Our participants’ actual lives had already become a game, but without the privilege to override the rules.

So what did zzyw do after ThingThingThing?

We dove into computation conceptually, focusing on its current design of paring down and whittling away at anything that is unique or different, its supreme goal of eliminating “noise,” and how that design decision relies on our affinity for symmetry and certainty.

We then began working with this prompt: “How can we help our audience block computational effects temporarily, so it’s possible to rethink and rework these effects imaginatively?”

And so we embarked upon our second major project, Computational Haze.

Computational Haze is a series of experiments that seek to disrupt our typical online experience.

We started experimenting with the concept of digital haze, creating a temporal, virtual space that makes the computational object simultaneously output both signal and noise, in order to trigger the creative faculty of our audience members.

With this project we want to achieve a kind of computational brokenness, so that participants can reconnect with their ability to be curious and creative.

We currently have two experiments running, the Hazy Chatroom and the Hazy Chrome Extension.

The Hazy Chatroom borrows one of the most primitive and familiar form of online communication — sending a message or leaving a comment on a public website.

Hazy Chatroom, zzyw, April 2020

Inside the chatroom, every message sent goes through a special filter. Through this filter, some words are masked and destroyed. Messages become incomplete, fragmented, irreparably broken. The filter algorithm runs blindly, without bias or human manipulation.

We spend a lot of time online persuading and being persuaded, shouting and being shouted at, and we wanted to disrupt that experience entirely, and allow people to engage with words more poetically online. Go here to input your own message!

The next experiment we built is the Hazy Chrome Extension, which can be installed on any chrome web browser. It is powered by an AI algorithm that is trained based on the top five most popular international news websites according to Pew Research Center, ranked by level of use.

Hazy Chrome Extension, zzyw, November 2020

Once installed and turned on, it will reformat the current website on view, and decentralize the original cultural perspective.

  • Background Color: All the articles on the website will be assigned a different background color, mapped to how the AI algorithm classifies each article, as opposed to anthropocentric ways of classification, ie., conservative vs. liberal, right vs. left.
  • Text Blocking: Words associated with frequently appearing patterns are blocked by black color stripes.
  • Image Swap: Images covering top news stories are swapped with user contributed gifs crowd sourced from the internet.
  • Hyperlink Swap: Hyperlinks to popular stories are swapped with less popular stories on the site.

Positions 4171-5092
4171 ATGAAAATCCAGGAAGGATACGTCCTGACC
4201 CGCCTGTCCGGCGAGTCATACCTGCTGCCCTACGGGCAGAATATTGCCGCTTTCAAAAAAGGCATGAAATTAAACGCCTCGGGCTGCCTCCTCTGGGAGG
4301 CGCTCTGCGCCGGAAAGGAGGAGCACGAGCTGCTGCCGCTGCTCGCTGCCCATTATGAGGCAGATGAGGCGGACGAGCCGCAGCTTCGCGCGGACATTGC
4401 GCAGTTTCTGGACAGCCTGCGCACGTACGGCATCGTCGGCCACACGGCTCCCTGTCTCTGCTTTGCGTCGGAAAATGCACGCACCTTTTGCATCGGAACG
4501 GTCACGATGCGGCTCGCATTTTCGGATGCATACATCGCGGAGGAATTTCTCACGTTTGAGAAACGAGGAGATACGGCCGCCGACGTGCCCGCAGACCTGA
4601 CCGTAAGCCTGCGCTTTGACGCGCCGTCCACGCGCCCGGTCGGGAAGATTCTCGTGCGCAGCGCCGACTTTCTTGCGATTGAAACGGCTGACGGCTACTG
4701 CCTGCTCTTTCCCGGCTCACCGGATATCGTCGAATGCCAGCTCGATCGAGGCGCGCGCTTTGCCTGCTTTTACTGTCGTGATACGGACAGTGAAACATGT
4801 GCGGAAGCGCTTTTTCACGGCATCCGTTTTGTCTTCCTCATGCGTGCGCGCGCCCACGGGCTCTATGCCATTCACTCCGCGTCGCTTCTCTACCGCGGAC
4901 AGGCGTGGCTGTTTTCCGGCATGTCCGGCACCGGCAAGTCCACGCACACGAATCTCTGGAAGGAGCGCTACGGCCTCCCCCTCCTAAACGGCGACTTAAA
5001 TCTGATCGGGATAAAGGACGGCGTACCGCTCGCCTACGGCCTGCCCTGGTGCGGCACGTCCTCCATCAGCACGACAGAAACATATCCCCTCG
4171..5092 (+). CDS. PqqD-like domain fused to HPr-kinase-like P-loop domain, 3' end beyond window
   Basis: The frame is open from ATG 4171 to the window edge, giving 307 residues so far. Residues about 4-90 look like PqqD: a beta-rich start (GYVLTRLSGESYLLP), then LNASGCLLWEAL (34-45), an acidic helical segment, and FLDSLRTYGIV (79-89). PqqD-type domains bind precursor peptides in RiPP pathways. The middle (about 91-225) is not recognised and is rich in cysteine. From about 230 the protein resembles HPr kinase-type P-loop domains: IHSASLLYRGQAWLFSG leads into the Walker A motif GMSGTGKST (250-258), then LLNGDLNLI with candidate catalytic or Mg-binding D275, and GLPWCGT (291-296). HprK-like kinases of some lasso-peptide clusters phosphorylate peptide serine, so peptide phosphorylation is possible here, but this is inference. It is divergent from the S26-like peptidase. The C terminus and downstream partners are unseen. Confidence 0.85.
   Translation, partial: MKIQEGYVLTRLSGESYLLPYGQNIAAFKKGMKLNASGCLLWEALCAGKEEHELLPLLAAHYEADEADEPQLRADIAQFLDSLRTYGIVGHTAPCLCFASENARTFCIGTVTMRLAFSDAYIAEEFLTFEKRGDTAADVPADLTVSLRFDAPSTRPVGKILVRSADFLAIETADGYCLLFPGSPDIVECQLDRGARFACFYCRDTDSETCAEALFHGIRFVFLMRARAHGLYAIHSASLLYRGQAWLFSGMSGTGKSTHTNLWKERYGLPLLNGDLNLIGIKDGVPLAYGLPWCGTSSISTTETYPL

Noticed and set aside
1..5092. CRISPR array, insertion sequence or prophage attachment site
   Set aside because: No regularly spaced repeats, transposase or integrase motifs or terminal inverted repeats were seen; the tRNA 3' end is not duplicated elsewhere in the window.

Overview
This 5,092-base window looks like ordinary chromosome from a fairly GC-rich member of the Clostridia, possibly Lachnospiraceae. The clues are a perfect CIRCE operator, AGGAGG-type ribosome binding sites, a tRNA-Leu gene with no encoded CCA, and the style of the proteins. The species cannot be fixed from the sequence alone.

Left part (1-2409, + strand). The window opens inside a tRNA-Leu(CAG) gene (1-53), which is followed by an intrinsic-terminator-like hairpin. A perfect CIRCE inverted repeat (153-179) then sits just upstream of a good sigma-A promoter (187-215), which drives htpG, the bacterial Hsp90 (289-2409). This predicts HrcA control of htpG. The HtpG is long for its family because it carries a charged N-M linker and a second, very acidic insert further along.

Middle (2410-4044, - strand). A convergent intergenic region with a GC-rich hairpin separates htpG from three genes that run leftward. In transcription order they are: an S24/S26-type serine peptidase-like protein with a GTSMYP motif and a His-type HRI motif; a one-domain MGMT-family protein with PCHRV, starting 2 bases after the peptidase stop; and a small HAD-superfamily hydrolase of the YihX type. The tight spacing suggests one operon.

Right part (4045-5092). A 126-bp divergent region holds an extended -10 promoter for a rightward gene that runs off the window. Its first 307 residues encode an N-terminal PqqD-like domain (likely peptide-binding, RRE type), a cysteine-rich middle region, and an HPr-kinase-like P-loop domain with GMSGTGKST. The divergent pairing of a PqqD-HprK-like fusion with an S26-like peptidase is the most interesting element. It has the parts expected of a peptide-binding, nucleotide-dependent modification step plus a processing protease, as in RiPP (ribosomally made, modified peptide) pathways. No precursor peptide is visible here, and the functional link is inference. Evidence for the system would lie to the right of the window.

With the Hazy Chrome Extension experiment, we aim to change people’s perception of what news is, and to help them question which stories are written and how they’re presented to them.

Beating the ‘software Boss’

We care that people understand that software design today is built entirely on the loop (read our piece about looping in TheStartup), and that their instincts are right in trying to beat it back, and not give into the invisible protocols and rules behind it.

But, our long-term goal is to redesign computation, and put looping functionality in a more holistic context.

Just because complex human faculties, like creativity, are difficult to understand and fall outside the value system of profit and monetary wealth, doesn’t mean that software and computation design shouldn’t include them.

Ideally, we want to invent a pedagogy and design discipline that transform our relationship with computational environments and objects, from a combative one, to a reciprocal, collaborative one.

Then, together, we can finally vanquish the “Software Boss”!

Zhenzhen Qi is an educator, researcher, mathematician, and technologist based in Brooklyn, New York. She is a candidate for Doctor of Education(EdD) at Teachers College, Columbia University. She holds a master’s degree from ITP (Interactive Telecommunication Program) at NYU. She is also a technology resident artist at the New York based art institution Pioneer Works and a member of NEW INC.

Yang Wang is a computational media artist, graphic designer, and software developer based in Brooklyn, New York. He works as a Creative Technologist at architecture firm Rockwell Group. He holds a master’s degree from ITP (Interactive Telecommunication Program) at NYU. He is also a technology resident artist at the New York based art institution Pioneer Works and a member of NEW INC.

zzyw is an art and research collective producing software, installations, and texts examining the cultural, political and educational imprints of computation.